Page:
The quotation will also need to be compatible with fair practice having regard to specified fairness factors.

The concept of ‘fairness factors’ appears to be derived from one of the Productivity Commission’s most significant recommendations which was to replace all of the existing statutory ‘fair dealing’ exceptions in the Copyright Act with a single, broad and open-ended ‘fair use’ exception.  It is unclear whether the fairness factors for the new ‘quotation’ exception will be the same as those proposed in the context of a broader ‘fair use’ exception.

Although the existing statutory fair dealing exceptions do not explicitly extend to governments, the new ‘quotation’ exception will purportedly extend to use by governments.

Introduce a scheme to allow the use of orphan works

An ‘orphan work’ is copyright material which is protected by copyright, but the owner cannot be identified which makes it difficult for third parties to obtain permission to use the work.

The proposed reforms will allow the use of orphan works, provided that a ‘reasonably diligent search’ was conducted to identify the owner of the copyright and, as far as reasonably possible, the author of the work is identified. In many cases, the owner of the work is not necessarily also the author of the work.

Cultural, educational and broadcasting sectors will be encouraged to develop guidelines for conducting ‘diligent searches’ to identity the owners of orphan works.

If the owner is subsequently identified, then the user will not be liable for their past use of the orphan work, but they will be required to negotiate and agree reasonable terms with the owner to continue to use the work.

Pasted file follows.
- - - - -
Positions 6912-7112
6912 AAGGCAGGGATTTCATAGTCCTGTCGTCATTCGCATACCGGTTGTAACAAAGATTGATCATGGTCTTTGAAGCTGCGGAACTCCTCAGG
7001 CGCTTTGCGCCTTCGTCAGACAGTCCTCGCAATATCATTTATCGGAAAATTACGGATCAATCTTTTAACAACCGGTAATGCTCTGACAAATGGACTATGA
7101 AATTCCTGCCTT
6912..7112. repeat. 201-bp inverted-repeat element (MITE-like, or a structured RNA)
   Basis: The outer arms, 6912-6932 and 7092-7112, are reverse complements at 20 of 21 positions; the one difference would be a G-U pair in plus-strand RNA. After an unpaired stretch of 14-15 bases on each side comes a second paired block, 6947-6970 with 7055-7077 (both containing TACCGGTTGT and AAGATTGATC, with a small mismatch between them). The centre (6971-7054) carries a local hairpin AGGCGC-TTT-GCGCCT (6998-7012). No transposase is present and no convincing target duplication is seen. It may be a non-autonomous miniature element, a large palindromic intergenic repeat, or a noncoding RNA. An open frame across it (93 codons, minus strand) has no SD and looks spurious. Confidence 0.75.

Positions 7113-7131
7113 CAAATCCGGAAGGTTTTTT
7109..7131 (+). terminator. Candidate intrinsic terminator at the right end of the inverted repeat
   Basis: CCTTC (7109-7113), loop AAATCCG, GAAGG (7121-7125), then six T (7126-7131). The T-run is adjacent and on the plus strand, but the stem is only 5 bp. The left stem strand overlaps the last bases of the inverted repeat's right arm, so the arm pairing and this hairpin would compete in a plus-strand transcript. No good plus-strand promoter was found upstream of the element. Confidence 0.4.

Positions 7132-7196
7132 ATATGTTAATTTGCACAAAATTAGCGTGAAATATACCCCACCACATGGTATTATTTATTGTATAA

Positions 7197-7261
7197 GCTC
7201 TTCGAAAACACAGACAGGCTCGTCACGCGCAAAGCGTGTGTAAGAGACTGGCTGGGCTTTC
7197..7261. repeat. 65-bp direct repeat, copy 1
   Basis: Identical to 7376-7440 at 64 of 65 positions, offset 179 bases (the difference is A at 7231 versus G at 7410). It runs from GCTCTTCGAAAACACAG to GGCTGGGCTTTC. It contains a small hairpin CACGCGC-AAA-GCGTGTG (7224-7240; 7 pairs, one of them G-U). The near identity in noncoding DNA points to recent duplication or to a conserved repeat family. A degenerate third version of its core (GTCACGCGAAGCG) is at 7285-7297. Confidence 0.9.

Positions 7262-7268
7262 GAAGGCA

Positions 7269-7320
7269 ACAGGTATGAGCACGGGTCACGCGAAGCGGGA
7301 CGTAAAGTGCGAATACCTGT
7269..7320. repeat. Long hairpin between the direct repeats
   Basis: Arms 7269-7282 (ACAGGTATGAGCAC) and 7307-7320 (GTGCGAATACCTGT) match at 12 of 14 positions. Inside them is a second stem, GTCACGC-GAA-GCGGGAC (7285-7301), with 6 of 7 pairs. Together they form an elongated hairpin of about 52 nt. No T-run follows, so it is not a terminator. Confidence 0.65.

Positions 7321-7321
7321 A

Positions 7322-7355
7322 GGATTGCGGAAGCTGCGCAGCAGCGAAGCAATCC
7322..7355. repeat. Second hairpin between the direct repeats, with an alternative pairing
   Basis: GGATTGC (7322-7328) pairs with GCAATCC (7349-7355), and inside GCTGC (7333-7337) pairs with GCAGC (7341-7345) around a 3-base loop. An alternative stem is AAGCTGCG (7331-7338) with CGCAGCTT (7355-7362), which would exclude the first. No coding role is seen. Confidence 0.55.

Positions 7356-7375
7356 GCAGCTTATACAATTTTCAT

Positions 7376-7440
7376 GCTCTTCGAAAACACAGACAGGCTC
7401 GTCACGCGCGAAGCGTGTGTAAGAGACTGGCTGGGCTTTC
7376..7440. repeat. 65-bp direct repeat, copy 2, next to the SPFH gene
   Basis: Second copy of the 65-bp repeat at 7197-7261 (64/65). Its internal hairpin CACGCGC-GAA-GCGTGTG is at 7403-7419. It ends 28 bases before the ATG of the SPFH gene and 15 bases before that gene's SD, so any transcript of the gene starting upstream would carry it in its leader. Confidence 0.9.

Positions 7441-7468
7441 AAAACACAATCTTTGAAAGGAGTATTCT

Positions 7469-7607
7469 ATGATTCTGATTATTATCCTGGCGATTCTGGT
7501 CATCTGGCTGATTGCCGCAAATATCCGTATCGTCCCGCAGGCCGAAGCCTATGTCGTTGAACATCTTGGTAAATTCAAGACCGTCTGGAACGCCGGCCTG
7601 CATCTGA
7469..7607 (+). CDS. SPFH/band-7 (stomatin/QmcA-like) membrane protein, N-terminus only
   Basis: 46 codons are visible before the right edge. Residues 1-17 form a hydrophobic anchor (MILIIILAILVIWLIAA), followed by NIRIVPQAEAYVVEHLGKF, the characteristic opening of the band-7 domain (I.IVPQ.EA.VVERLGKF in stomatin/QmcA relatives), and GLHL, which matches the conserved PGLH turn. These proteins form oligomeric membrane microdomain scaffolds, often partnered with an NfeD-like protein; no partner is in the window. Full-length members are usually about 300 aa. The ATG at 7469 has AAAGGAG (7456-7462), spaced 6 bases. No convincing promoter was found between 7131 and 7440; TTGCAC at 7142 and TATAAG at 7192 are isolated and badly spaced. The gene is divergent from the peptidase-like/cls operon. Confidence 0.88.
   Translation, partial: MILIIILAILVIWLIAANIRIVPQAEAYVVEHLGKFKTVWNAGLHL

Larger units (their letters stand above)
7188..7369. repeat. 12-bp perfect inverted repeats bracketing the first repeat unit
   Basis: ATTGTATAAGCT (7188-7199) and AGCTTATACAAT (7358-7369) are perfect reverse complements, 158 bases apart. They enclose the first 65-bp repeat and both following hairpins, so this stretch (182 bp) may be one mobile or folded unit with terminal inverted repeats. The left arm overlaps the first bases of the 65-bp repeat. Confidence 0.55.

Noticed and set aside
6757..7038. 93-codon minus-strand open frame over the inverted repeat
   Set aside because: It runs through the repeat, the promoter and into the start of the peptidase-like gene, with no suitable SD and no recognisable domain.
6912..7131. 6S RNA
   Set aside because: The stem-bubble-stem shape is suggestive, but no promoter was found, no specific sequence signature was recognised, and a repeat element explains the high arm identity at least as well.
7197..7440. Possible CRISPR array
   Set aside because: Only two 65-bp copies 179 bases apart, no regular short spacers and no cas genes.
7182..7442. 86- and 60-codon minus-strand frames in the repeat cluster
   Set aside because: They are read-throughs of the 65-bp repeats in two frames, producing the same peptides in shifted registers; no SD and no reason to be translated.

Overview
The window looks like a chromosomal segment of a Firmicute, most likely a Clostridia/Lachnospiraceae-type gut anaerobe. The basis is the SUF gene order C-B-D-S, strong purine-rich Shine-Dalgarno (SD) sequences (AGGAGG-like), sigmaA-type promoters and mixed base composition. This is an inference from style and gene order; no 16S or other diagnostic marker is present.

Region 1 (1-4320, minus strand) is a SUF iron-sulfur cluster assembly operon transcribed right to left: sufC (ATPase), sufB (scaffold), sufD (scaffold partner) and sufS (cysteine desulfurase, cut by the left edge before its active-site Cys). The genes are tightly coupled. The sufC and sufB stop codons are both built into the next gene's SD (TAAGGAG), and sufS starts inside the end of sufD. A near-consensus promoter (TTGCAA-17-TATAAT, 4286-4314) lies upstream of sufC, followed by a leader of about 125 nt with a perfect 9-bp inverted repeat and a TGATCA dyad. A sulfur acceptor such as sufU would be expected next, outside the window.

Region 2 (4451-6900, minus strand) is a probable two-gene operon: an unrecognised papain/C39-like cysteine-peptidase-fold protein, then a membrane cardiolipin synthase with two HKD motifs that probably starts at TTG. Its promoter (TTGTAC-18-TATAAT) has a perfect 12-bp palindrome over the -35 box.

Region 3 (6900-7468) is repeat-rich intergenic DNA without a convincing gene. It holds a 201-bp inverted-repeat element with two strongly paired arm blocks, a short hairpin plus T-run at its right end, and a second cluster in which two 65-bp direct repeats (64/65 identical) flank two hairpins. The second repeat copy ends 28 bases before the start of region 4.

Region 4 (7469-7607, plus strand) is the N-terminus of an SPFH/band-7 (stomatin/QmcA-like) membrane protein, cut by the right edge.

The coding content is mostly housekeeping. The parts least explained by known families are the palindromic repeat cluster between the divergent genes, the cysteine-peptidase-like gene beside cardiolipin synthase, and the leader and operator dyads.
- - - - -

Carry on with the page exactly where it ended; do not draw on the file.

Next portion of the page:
Amend education exceptions

The proposed reforms, which are particularly timely due to the current pandemic, aim to make it clear that the use of copyright material and learning activities which are undertaken on school, TAFE and university premises can also take place outside of those premises, including online lessons, subject to wider access to and use of the material being limited.

Together with other reforms, the changes for educational intuitions are intended to facilitate modern teaching practices, including remote and online learning.

Amend library and archives exceptions

The proposed reforms also include changes to modernise how cultural institutions, like libraries and archives, can make copyright material available to the public, including online.

What does this mean for government agencies?

The exposure draft legislation is not expected to be released for review and public consultation until later in 2020. Legislative amendments often take some time to finalise, as indicated by the length of time which has passed since the Productivity Commission’s report was released.

Although changes to the Copyright Act, particularly the government statutory licensing scheme, are not expected in the near future, agencies should follow any future developments as the reforms could significantly change the way agencies are able to use third party copyright material where such use is related to their normal government responsibilities duties and powers.

The Queensland Government’s Use of Copyright Material Guideline provides guidance to agencies on their existing obligations under the Copyright Act when using third party copyright material.

If you have any questions about copyright, please contact Chris Maxwell, Assistant Crown Solicitor of our Commercial and Property Team on 3031 5716 or at or Adam Hall, Principal Lawyer on 3031 5715 or at